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A small eagle native to southern Europe, the booted eagle is found throughout much of Asia and parts of Africa. Its name refers to the characteristic heavy covering of feathers on the eagle's legs. The species is generally known scientifically as Aquila pennata, though some authorities still use an older classification, Hieraaetus pennatus. Small rodents and reptiles, along with insects, form the greatest part of its diet. The booted eagle prefers to hunt and nest in fairly open areas such as broken forests, sea cliffs and deserts.
Booted eagles are found from Portugal and France east through all of southern Europe and the Balkans. Its range extends on through Iran and south-central Asia to the western part of the Himalayas and northern Mongolia. The European population migrates to North Africa, while there are separate populations in South Africa and Namibia.
An adult booted eagle averages 16.5 to 20 inches (about 40 to 50 cm) long, with a wingspan of 44 to 53 inches(about 112 to 134 cm.) Females are, on average, 10 percent larger than males, weighing 2 to 2.5 pounds (about 0.9 to 1.15 kg) while males are usually 1.35 to 1.7 pounds(about 0.6 to 0.75 kg.) All booted eagles have a medium brown upper body and wings, with lighter gold to cream on the head and white markings on the wings. Some have a lighter, cream-colored, lower body while others have a dark-brown lower body spotted with lighter and darker areas.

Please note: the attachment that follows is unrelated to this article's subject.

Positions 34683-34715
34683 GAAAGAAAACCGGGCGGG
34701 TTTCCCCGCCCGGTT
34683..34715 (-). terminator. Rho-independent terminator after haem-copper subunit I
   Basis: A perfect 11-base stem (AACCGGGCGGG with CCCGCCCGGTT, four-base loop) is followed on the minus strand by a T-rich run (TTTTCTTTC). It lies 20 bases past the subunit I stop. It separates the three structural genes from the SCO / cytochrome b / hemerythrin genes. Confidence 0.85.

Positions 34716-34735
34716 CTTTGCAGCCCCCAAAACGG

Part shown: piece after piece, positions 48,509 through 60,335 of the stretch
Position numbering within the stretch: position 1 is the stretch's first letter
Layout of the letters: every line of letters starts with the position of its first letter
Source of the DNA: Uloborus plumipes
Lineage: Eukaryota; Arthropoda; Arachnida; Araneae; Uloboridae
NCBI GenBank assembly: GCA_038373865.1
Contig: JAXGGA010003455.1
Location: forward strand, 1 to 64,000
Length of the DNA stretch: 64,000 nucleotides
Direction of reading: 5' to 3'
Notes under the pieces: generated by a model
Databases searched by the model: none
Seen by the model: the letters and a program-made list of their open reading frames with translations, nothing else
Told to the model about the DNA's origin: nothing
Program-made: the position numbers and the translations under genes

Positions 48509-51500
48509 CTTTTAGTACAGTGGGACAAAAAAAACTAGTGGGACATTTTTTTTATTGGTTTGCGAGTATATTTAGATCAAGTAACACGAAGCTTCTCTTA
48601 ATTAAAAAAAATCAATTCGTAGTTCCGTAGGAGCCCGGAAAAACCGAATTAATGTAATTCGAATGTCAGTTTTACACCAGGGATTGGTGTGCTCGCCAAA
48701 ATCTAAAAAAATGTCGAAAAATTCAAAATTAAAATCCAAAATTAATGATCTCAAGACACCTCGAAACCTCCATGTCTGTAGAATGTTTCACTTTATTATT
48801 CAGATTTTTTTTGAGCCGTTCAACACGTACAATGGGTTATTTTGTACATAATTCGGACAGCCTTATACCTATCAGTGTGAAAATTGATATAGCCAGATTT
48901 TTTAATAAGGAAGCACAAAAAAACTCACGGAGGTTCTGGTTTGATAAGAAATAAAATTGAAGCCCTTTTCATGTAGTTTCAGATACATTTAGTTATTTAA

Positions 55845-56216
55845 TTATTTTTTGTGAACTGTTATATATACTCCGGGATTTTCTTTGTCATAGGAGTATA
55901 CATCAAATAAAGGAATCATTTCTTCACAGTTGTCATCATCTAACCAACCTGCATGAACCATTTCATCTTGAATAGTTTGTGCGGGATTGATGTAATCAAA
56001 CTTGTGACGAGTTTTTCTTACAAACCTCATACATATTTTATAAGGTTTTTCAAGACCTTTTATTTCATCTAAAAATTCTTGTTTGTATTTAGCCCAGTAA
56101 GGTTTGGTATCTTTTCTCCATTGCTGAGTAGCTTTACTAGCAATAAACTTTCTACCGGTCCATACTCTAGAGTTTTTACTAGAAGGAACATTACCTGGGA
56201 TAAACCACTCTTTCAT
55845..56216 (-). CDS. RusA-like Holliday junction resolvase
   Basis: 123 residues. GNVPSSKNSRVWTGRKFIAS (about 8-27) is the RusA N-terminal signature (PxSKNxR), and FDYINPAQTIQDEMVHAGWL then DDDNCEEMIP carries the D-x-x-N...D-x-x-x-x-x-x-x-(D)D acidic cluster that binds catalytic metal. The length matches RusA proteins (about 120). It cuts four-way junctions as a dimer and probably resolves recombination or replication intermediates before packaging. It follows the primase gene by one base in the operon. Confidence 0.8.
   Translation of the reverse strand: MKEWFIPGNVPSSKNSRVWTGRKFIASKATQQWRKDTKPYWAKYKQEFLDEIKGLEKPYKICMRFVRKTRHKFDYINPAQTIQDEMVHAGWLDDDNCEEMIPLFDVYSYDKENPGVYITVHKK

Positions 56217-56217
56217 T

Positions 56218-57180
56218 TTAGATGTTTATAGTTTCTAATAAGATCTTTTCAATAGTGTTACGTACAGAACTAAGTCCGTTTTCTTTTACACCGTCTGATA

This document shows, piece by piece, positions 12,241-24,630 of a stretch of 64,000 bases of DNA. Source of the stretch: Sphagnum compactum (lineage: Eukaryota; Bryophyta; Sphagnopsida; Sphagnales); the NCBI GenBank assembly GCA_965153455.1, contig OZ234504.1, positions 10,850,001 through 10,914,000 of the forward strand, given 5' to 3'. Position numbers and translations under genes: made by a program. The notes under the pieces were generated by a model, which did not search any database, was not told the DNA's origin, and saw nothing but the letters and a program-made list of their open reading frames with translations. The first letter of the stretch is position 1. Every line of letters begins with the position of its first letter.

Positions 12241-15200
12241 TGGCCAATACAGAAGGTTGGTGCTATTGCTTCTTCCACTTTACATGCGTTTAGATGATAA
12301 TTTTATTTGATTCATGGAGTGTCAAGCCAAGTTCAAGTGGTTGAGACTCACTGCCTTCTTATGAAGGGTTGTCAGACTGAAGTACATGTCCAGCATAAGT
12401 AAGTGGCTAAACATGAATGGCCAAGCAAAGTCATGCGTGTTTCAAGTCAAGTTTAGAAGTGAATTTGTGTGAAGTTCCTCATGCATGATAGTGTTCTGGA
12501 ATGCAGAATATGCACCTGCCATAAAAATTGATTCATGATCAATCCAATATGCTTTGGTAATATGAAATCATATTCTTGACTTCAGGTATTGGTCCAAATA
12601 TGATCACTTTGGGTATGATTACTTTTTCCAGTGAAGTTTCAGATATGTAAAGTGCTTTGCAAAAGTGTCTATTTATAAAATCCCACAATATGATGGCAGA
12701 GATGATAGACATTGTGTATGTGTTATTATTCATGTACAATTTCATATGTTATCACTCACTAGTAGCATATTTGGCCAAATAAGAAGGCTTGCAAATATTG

Booted eagles build their nests in trees or on cliffs in open areas with good visibility around the nest site. They will often use a nest built the year before by a different species. The population in the southern part of Africa nests exclusively on sea cliffs. Individuals are usually solitary, except during mating season, and are found in a wide variety of habitats including open woodlands, grasslands, and deserts. Some of these birds have been known to live up to 12 years.
This species breeds once a year, laying a clutch of one to three eggs, which are incubated for 35 to 40 days. Their eggs are off-white to greenish-white with brown splotches. Out of a three egg clutch, usually only two chicks are successfully raised. The chicks are fledged and can leave the nest by 50 to 55 days after hatching. Some local populations of the booted eagle may have declined in number in the early 21st century, but it remains a common species across most of its range.